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What’s New in Public Law


–Irina Criveț, PhD Candidate Public Law, Koç University


In this weekly feature, I-CONnect publishes a curated reading list of developments in public law. “Developments” may include a selection of links to news, high court decisions, new or recent scholarly books and articles, and blog posts from around the public law blogosphere. To submit relevant developments for our weekly feature on “What’s New in Public Law,” please email iconnecteditors@gmail.com.

Developments in Constitutional Courts

  1. The U.S. Supreme Court allowed the state of New York to enforce a gun control law that was blocked in late 2022.
  2. The High Court of Uganda will hear a case concerning potential irregularities in the September 2022 East African Legislative Assembly election.
  3. Kazakhstan’s Constitutional Court annulled the Law on the First President that granted several privileges and exclusive rights to the first president of Kazakhstan, Nursultan Nazarbayev. This was the first ruling of Kazakhstan’s Constitutional Court, which began its work on January 1, 2023.
  4. Turkey’s Constitutional Court ruled that the refusal of a request to return the properties of two Armenian foundations, which the Treasury had taken over, violated their property rights.
  5. Dominican Constitutional Court dismissed a direct action for unconstitutionality filed by the Dominican National Association of the Deaf for alleged legislative omission resulting from a violation of Articles 26, 39.3, 58, and 64.2 of the Constitution and for failing to approve a project law regulating sign language.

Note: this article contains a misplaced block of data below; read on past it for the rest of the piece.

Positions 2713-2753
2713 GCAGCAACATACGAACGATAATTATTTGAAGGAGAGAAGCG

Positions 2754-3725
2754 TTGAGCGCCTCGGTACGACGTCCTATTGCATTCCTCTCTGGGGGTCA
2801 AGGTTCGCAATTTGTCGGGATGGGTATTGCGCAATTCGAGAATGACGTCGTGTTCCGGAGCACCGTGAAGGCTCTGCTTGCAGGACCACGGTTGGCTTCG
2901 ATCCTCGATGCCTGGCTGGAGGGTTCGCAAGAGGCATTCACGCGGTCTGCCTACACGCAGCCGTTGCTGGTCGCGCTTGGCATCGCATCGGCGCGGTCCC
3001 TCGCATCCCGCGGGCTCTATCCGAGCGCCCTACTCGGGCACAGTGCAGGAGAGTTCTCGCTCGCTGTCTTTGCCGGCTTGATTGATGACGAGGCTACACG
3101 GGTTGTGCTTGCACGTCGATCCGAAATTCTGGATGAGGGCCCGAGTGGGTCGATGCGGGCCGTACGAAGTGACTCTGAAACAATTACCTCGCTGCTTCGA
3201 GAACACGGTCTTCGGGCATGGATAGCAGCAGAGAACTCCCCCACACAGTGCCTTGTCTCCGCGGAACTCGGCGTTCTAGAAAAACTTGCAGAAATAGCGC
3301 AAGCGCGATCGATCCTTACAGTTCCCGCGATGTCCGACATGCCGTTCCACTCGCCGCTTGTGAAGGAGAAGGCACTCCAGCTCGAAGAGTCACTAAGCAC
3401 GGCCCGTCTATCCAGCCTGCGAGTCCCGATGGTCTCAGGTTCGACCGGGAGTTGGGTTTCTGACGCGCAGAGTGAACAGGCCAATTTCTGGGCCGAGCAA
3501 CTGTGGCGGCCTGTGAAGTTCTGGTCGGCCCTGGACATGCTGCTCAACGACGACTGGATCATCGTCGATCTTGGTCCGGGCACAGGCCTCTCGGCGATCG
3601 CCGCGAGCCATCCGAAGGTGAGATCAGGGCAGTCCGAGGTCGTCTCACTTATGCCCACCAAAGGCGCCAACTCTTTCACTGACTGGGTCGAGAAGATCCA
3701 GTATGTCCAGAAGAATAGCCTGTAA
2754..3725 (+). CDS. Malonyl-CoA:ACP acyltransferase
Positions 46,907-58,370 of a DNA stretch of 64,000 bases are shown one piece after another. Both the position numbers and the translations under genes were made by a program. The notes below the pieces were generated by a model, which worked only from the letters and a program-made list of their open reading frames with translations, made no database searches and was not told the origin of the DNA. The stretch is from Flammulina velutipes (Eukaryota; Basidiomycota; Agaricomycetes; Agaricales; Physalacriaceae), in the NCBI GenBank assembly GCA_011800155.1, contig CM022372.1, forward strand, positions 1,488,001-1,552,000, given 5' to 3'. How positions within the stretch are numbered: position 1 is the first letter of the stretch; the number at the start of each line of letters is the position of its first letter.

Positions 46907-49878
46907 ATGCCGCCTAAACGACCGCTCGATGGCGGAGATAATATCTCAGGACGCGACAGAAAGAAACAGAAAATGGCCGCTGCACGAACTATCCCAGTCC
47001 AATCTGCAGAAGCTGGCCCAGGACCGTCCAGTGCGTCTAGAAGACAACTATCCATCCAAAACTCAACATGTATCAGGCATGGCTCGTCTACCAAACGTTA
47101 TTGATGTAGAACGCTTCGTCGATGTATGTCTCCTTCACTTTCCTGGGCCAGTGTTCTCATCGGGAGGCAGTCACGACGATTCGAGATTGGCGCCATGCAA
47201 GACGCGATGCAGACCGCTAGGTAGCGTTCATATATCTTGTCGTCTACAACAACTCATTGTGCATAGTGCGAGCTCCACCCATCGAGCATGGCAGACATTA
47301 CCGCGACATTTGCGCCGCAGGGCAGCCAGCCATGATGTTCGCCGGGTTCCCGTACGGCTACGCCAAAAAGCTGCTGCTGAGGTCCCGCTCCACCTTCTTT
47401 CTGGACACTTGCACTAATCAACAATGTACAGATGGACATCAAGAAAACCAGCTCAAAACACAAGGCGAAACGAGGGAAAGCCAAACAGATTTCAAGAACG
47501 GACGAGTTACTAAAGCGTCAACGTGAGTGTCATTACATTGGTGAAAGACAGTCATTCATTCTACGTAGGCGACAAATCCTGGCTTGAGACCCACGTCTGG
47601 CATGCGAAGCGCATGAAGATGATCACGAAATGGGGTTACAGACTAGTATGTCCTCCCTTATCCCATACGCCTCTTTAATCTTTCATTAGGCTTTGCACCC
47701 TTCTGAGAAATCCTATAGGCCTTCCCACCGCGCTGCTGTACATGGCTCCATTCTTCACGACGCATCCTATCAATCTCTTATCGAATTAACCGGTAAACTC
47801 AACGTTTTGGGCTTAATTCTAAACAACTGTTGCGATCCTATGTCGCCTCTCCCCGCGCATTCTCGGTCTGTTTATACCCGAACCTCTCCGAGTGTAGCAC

6. Uganda’s Constitutional Court declared a section of the internet law which restricted free speech ‘null and void’.

In the News

  1. Nigeria’s next month’s general election risks being cancelled/postponed due to rising insecurity. Ninety million Nigerians registered to vote in the 25 February election.
  2. Supporters of former Brazilian President Jair Bolsonaro stormed the Brazilian capital refusing to accept the election results.
  3. Montenegro is expected to appoint four judges to the Constitutional Court by the end of January 2023.
  4. Bosnian Serbs celebrated the ‘Republika Srpska Day’ despite the ruling of the Constitutional Court, which declared the event illegal and unconstitutional in November 2015.
  5. The Supreme Court of Canada will hear 17 appeals in its winter session, including a French-language rights case.

New Scholarship